The summer months of July and August are regularly referred to as “silly season”. Everyone of note was on holiday, and the papers were forced into filling their pages with any old stories.
This year, the moniker still stands – but for other more serious reasons. It’s obvious that Trump, Brexit, Argentina, Venezuela and Greece do not take a summer break.
August was a continuation of the news from previous months. The world’s two most powerful economies, USA and China, continuing their trade war as the US imposed an additional round of tariffs on Chinese imports and Beijing inevitably retaliated. Domestically, there were more woes for Donald Trump as more members of his former inner-circle decided they would rather do a deal with the prosecutors than the President. Impeachment, potentially, took another step forward.
Abroad, two South American countries found themselves in deep trouble and Greece emerged from its bailout programme.
As mentioned in last month’s note, the month got off to a good start for savers as interest rates were finally increased to 0.75% the highest it has been for nearly 10 years. This move had been long expected, with a relatively strong economy, consumer confidence gradually increasing and inflationary pressures all being part of the decision from the Bank of England.
In a slight case of Déjà vu, Amazon announced UK profits of £72.3m, up from £24.3m. As a small business owner, I would expect the tax bill to be around £13.75m if the same rules that apply to me, applied to the Internet giant. I can only assume Amazon pay their accountant a lot more than I pay mine, as the tax bill was a miserly £4.6m – with £2.9m deferred. The treasury’s coffers receiving £1.7m won’t help “Spreadsheet Phil” a huge amount as we approach the Autumn budget. The Chancellor has often spoken of “levelling the playing field” between online retailers and the traditional high street. It’s probably no coincidence then that he has now floated the idea of a specific tax on online sales platforms to help traditional retailers. You could argue that the change in retail habits is part of human progress and that if Mr Hammond had been Chancellor at the start of the 20th Century would he be looking to place a special tax on the first cars to protect horse drawn transport.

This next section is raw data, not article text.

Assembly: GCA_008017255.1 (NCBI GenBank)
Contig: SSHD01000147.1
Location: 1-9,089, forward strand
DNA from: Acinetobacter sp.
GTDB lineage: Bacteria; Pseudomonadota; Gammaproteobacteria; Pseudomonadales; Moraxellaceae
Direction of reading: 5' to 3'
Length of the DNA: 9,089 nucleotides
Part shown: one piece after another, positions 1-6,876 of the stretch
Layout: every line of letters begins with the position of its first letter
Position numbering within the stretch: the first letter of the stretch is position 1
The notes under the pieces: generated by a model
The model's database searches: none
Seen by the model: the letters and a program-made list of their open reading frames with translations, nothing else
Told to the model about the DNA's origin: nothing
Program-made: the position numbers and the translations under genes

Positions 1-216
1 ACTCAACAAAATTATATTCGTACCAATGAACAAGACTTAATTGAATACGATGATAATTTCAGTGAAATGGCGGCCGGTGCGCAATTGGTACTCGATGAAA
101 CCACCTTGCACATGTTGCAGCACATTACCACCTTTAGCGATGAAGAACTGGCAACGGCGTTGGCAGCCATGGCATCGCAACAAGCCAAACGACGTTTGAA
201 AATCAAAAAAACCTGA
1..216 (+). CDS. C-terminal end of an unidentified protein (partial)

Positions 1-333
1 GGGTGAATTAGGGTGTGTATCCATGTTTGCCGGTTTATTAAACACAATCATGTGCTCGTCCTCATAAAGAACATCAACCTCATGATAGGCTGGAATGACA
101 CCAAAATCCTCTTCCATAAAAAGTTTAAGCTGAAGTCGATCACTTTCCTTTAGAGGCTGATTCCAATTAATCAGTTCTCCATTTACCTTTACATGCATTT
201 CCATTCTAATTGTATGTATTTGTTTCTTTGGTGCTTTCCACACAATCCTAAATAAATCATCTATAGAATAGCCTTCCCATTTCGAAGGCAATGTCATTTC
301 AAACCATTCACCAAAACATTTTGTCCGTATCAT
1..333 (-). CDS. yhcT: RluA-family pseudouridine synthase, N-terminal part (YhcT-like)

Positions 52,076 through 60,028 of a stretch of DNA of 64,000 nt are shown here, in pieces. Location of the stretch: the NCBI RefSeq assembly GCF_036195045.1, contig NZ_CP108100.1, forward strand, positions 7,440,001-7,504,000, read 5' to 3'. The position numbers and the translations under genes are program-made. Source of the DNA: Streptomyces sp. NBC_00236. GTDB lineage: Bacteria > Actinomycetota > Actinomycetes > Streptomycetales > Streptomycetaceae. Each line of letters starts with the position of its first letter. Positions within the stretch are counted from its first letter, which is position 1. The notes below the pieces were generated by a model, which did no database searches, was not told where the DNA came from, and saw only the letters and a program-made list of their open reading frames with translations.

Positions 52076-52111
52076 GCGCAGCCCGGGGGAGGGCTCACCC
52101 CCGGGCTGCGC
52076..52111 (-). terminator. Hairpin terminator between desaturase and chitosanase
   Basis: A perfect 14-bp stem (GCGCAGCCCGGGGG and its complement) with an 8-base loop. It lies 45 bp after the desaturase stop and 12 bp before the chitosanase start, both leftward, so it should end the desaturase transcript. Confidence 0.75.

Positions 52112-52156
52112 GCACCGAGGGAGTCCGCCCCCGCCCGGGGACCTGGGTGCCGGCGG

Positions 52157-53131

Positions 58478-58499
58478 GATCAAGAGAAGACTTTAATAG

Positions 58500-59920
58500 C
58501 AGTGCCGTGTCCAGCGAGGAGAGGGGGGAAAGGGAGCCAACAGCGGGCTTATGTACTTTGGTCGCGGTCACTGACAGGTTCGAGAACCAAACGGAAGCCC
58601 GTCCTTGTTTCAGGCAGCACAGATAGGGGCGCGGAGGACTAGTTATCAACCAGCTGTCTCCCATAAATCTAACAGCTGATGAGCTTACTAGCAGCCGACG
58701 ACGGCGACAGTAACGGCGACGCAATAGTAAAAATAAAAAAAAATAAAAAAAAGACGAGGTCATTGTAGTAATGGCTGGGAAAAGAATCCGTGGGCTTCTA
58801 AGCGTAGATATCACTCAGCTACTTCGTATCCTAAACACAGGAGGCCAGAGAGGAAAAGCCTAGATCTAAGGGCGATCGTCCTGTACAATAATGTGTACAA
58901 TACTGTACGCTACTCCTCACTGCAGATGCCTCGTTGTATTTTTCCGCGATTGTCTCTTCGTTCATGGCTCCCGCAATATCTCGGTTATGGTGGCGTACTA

Another example of the changing retail landscape was Mike Ashley’s Sport Direct 11th hour purchase of House of Fraser for £90m – about 10% of the valuation from 12 months ago. This is bread and butter for Mr Ashley and he has already locked horns with suppliers over outstanding bills from prior to the purchase. How HOF will look in 12 months’ time is anyone’s guess. Contrary to the negativity around the UK High Street there was a rare vote of confidence with Coca Cola buying Costa Coffee for £3.9bn. The Stone branch is one of my favourite haunts – I just hope they don’t introduce a fizzy latte….
The Office of National Statistics reported that the warmer than normal weather had helped boost the UK’s Gross Domestic Product by nearly 0.4% in Q2 of 2018. This didn’t help the housing market as we saw the biggest house price fall since July 2012. The UK automobile sector also suffered with its profitability being the lowest it has been since 2014. Despite the doom and gloom, there was another drop in unemployment as it came down by 63,000 to 1.36m – the lowest since 1975.
Unfortunately, the FTSE100 took its lead from the bad news rather than the good, finishing down by around 4% – the worst performer on our watch list.
As we approach March 2019 I will write a separate section to focus on Brexit. The papers were full of opinion and debate on the current state of Brexit with it being heralded as “a fantastic opportunity for the UK” or “a potential disaster” depending on their viewpoint. There has also been a lot of talk of the consequences of a “no deal” Brexit. In a way, it is encouraging to hear that this option holds as many problems for the EU as it does for the UK. A “fudge” agreement, allowing both sides to claim victory, may be the way out of the quagmire. There is flexibility in the negotiations to extend the 2-year notice period beyond the 29th March to allow a temporary extension. How temporary this would be is anyone’s guess. Maybe my September 2028 commentary will start “As the UK’s temporary agreement continues…”
The PMs Chequers proposal has been both supported and ridiculed by various sections of her own party, the subject of a leadership challenge resurfaces. My own view on this is, no one really wants the job at the moment, so the Johnsons and the Rees-Moggs will have to stand patiently in the wings waiting for the right moment to show their cards.